- Alex Cloherty
As the world seems to be falling apart before our eyes, I decided to go for a lighter topic this week on Microbial Mondays. I hope it brings a smile to your face.
The topic of this week's post was inspired by that task which is, to me, the very epitome of the ordinary and mundane: laundry. I was washing a load of white clothing, and noticed that on some older items, the armpits were looking a little dingy. During the current pandemic, I've spent a lot of my down-time reading about the environmental impact and ethics of the fashion industry, and teaching myself how to better care for my clothing. So, I viewed these yellow stains as a challenge. My plan of action to beat the stains was as follows: 1) figure out what causes the stains, 2) use my knowledge of the cause to get rid of the stains, and 3) use my knowledge of the cause to prevent further stains.
If you've continued reading this far, you might be thinking, well step 1 is easy, it's bacteria. That's what I'd always heard before, too, but being a biologist, I wanted to know which bacteria, and how is it that the yellow stain isn't washed away at high temperatures, as it should be if only bacteria are responsible for the yellowing phenomenon. I did some quick searches for scientific papers, but (perhaps unsurprisingly, it's probably not a topic that would receive much research funding) there aren't too many people out there studying armpit bacteria. It took me about an hour to find this one paper. Evidently I should have been using the more tasteful keyword "underarm", rather than "armpit".
After reading a few papers, I found something suprising. It turns out, bacteria are probably not the culprits in the yellow-stain situation. But before I give the culprit away, what's the situation in the armpit anyways?
Armpits are host to lovely, multi-species communities of bacteria. According to this paper, the main players in the armpit game are Staphylococci, Corynebacterium, Clostridia, Alicyclobacilli. These bacteria love to grow in 'pits because they are offer a cornucopia of bacteria-food, in the form of various human secretions. In your armpits, there is not only sweat, but also sebum. Both of these secretions are, in the absence of bacteria, more or less transparent and odorless. These secretions also have functions - sweat is important for temperature regulation, and sebum helps keep your skin and hair from drying out.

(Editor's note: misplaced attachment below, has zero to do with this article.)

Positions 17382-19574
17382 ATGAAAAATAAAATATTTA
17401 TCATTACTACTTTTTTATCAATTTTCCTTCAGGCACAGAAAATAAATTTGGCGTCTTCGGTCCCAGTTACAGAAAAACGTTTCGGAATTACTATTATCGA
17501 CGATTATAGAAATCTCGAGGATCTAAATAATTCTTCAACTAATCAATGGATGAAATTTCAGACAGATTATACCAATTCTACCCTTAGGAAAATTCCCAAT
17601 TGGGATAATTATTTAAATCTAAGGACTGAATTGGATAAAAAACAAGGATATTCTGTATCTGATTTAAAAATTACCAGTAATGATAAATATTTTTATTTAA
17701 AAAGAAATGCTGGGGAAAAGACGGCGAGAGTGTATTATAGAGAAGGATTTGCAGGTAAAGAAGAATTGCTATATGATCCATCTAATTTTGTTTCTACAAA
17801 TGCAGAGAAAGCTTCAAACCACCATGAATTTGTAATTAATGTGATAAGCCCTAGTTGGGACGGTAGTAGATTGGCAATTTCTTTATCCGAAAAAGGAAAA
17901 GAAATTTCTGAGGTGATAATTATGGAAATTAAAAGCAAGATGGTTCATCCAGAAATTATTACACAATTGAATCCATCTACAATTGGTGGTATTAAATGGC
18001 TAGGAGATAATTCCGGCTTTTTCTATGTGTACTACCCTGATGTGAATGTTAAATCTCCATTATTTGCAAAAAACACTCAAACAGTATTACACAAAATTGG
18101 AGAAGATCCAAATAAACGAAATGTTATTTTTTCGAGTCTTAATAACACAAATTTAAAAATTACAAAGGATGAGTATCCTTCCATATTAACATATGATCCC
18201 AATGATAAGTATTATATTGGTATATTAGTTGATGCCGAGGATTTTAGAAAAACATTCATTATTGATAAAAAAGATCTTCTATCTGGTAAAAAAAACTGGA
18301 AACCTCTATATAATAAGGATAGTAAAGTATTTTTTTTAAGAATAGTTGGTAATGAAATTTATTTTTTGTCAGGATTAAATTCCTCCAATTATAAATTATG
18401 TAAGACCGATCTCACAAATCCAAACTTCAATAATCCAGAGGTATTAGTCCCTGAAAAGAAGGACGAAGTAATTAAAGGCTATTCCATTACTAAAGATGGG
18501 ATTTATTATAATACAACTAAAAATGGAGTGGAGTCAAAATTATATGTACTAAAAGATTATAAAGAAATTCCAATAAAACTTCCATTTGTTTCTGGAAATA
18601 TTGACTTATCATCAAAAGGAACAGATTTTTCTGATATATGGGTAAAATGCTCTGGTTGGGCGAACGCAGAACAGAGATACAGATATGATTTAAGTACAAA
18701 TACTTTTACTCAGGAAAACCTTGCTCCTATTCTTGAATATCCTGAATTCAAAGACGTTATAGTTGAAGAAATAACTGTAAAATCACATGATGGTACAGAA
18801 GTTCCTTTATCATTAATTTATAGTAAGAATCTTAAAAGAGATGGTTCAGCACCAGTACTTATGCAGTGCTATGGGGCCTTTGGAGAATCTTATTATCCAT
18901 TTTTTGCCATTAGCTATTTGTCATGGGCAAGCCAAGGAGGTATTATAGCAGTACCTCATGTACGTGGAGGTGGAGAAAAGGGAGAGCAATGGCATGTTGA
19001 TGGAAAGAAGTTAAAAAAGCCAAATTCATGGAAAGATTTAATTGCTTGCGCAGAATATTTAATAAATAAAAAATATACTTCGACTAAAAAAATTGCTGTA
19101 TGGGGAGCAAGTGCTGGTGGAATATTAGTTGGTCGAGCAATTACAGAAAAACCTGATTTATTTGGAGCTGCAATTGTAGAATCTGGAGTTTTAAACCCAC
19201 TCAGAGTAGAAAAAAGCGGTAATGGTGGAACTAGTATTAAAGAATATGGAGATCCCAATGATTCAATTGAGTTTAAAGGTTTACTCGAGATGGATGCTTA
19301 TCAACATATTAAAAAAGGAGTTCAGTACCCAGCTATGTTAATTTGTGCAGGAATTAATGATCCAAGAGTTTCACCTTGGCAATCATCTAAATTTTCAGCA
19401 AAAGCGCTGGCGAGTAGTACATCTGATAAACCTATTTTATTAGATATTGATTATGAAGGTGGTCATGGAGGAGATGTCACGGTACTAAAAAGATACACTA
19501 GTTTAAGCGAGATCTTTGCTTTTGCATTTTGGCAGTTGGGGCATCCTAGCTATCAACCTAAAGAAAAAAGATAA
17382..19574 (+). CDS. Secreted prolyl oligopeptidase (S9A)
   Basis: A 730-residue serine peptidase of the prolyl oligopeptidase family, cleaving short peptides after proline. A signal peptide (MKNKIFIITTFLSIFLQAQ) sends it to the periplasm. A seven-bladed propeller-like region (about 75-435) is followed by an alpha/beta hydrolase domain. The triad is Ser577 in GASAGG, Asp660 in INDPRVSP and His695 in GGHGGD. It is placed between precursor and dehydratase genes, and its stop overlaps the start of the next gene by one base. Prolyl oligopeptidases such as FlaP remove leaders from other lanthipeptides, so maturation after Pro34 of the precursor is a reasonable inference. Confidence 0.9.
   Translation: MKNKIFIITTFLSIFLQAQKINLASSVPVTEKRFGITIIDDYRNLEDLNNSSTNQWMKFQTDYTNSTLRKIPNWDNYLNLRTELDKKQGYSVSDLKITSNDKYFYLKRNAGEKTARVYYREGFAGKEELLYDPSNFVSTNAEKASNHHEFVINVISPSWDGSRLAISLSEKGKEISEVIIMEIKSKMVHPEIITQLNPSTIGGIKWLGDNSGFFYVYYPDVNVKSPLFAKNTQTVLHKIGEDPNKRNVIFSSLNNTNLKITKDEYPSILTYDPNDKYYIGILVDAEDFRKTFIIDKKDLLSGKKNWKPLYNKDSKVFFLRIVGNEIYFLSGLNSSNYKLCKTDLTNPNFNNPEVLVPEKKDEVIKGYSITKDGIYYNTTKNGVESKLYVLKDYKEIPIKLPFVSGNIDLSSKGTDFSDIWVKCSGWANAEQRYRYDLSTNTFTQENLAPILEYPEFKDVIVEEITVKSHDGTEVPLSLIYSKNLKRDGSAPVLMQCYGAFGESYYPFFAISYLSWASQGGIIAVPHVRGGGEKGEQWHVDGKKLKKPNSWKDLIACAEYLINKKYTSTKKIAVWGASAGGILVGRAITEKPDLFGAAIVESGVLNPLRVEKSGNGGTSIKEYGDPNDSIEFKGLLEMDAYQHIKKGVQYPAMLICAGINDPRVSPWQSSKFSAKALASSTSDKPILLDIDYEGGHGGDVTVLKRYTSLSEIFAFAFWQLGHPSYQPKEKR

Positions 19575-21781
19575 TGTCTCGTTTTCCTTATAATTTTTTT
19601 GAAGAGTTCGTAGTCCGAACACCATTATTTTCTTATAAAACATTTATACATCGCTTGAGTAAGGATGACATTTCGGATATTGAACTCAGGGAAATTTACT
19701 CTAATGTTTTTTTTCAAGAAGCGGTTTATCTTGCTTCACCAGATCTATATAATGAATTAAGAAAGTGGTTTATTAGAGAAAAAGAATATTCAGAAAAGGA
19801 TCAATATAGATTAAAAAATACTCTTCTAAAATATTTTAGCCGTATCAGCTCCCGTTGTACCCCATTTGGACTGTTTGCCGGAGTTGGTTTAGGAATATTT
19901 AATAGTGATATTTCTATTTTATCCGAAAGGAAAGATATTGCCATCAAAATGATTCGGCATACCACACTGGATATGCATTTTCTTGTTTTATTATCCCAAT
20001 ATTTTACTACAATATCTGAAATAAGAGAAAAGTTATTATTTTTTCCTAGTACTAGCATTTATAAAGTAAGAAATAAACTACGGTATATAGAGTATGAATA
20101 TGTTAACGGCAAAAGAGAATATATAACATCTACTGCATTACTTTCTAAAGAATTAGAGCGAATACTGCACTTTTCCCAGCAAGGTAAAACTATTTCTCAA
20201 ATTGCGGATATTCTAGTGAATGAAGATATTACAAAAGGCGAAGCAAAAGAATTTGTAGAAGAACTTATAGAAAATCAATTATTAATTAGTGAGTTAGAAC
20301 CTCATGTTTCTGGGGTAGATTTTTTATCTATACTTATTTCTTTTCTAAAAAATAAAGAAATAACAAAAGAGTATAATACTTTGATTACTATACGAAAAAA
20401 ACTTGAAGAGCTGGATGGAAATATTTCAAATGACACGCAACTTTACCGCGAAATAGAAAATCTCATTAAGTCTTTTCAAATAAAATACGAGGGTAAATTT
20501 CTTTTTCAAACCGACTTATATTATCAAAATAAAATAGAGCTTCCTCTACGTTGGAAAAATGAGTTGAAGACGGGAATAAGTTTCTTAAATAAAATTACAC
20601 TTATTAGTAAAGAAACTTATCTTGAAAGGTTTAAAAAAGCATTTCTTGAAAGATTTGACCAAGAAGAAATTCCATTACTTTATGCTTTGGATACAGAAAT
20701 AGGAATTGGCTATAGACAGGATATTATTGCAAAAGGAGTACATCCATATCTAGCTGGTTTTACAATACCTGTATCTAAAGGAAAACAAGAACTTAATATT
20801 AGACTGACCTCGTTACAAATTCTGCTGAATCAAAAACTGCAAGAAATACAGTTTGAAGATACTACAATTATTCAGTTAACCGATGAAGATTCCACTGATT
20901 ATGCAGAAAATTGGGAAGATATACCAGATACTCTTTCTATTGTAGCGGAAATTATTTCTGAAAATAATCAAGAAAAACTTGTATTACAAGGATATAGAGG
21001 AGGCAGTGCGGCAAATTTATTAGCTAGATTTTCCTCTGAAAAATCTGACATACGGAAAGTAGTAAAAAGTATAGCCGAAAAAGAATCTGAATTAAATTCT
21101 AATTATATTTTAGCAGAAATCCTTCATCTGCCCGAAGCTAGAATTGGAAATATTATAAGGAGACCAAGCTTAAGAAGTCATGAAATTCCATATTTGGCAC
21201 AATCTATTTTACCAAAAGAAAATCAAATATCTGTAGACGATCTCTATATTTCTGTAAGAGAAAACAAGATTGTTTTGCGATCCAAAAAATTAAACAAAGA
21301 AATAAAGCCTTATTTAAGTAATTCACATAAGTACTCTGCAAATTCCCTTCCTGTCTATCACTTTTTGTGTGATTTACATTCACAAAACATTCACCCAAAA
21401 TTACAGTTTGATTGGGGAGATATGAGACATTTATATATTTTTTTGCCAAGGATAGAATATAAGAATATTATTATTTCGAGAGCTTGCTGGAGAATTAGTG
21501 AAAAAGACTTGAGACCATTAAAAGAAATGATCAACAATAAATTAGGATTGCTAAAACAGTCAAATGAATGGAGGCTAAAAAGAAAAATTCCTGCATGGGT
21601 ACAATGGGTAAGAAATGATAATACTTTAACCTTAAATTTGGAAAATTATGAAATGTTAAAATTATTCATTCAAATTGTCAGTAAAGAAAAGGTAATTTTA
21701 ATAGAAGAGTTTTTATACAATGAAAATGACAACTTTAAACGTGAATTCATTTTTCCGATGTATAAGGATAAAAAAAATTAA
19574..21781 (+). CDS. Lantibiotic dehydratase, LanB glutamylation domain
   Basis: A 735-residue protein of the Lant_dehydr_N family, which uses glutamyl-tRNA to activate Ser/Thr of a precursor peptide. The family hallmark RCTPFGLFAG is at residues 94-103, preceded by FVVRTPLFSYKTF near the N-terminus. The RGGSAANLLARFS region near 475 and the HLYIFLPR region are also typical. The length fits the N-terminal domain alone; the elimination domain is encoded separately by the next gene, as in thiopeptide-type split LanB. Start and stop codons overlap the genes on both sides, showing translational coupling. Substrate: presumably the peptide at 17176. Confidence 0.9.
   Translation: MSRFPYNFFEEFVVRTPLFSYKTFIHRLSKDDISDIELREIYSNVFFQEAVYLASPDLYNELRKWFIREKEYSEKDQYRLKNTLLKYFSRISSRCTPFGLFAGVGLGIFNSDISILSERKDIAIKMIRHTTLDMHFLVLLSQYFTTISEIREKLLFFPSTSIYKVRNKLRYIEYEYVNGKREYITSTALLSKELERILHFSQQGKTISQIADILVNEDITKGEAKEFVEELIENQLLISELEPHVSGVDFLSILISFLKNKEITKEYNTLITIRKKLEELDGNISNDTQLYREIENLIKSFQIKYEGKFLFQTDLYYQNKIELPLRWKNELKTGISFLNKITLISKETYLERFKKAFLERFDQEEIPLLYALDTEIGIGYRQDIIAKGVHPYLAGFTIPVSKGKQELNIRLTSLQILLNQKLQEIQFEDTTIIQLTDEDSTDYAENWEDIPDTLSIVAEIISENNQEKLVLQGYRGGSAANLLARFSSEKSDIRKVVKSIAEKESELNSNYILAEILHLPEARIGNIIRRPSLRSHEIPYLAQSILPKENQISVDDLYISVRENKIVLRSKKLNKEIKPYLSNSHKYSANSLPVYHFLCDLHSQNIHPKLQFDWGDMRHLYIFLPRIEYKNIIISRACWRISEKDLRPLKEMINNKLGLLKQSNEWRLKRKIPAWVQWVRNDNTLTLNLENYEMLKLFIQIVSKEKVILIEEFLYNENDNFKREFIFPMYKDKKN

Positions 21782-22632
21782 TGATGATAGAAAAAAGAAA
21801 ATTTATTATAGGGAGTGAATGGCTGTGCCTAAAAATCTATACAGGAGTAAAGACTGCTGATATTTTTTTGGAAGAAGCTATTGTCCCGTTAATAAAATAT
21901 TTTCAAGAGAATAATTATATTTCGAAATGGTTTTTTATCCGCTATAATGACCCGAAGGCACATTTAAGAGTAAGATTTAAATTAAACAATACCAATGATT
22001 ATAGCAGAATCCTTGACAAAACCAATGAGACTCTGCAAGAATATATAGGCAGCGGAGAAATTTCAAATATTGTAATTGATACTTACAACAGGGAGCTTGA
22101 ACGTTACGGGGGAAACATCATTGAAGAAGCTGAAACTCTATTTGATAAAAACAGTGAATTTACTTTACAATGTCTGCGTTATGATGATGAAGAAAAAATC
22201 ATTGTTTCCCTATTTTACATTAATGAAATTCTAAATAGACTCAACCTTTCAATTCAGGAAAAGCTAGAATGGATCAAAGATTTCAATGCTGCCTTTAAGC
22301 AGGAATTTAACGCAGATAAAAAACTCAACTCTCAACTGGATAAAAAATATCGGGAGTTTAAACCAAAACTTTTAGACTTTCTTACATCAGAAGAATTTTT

I have a hypothesis about why we think of sweat and sebum as being yucky in this day and age. I have no data at all to back this up, but I think it's because we spend too much time inside. When I go on camping trips, I definitely sweat, and probably sweat more than I do on a typical workday in the lab. But, I'm less bothered by it. I think this is because when I'm on a camping trip, the outdoor elements seem to magically blow away some sweat and sebum. Sun evaporates it and rain washes it away, before bacteria can multiply in it. But anyways, back to armpits.
As I mentioned above, sweat and sebum aren't inherently smelly. It's when bacteria come into the picture that things get smelly. Here, sebum is described as being made up of "triglycerides, free fatty acids, wax esters, squalene, cholesterol esters, and cholesterol", which is basically Christmas dinner for bacteria. And where there is lots of food for bacteria, there will be lots of bacterial babies on the way. But those bacteria babies won't make yellow pitstains on their own. This is where humans come in.
For hundreds of years, humans have been coming up with ways to make ourselves smell better. There are endless scented products available now that we spray on or rub into our skin, two of which are pretty specific to the pits: deodorants and antiperspirants. Both of these products are intended to counteract the smell of bacteria growing in armpits, but there is one key difference. While deodorants simply aim to cover up the smell, antiperspirants aim to do as their name implies and actually prevent the sweating and smelliness.
One of the many chemicals used in antiperspirants is aluminum salts, which are a double-hitter: they both control sweat and can kill bacteria. But, they have a side effect. It is the mixing of this aluminum with sweat that leaves behind yellow stains on clothing. Those stains aren't due merely to bacterial growth, but rather to the way we've tried to get rid of the microbes.
So, the best way to get rid of these stains isn't to scrub off bacteria, it's to use other (acidic) chemicals like vinegar that are able to more or less dissolve the stuff stuck in the fabric. And the best way to prevent those stains? Being a little smellier! (Just kidding, aluminum-free deodorant does exist)
Until next week,
A note about the sources...
As I mentioned, there aren't very many scientific papers published on the topic of armpit bacteria, and even fewer about pit stains. These papers, and the references cited within them, were my main sources for this blog post. If you have more sources or more up-to-date information, feel free to reach out and let me know!
Urban, J., Fergus, D. J., Savage, A. M., Ehlers, M., Menninger, H. L., Dunn, R. R., & Horvath, J. E. (2016). The effect of habitual and experimental antiperspirant and deodorant product use on the armpit microbiome.PeerJ,4, e1605. https://doi.org/10.7717/peerj.1605
Acikgoz Tufan, H., Gocek, I., Sahin, U. K., & Erdem, I. (2017). A novel washing algorithm for underarm stain removal. IOP Conference Series: Materials Science and Engineering, 254(8).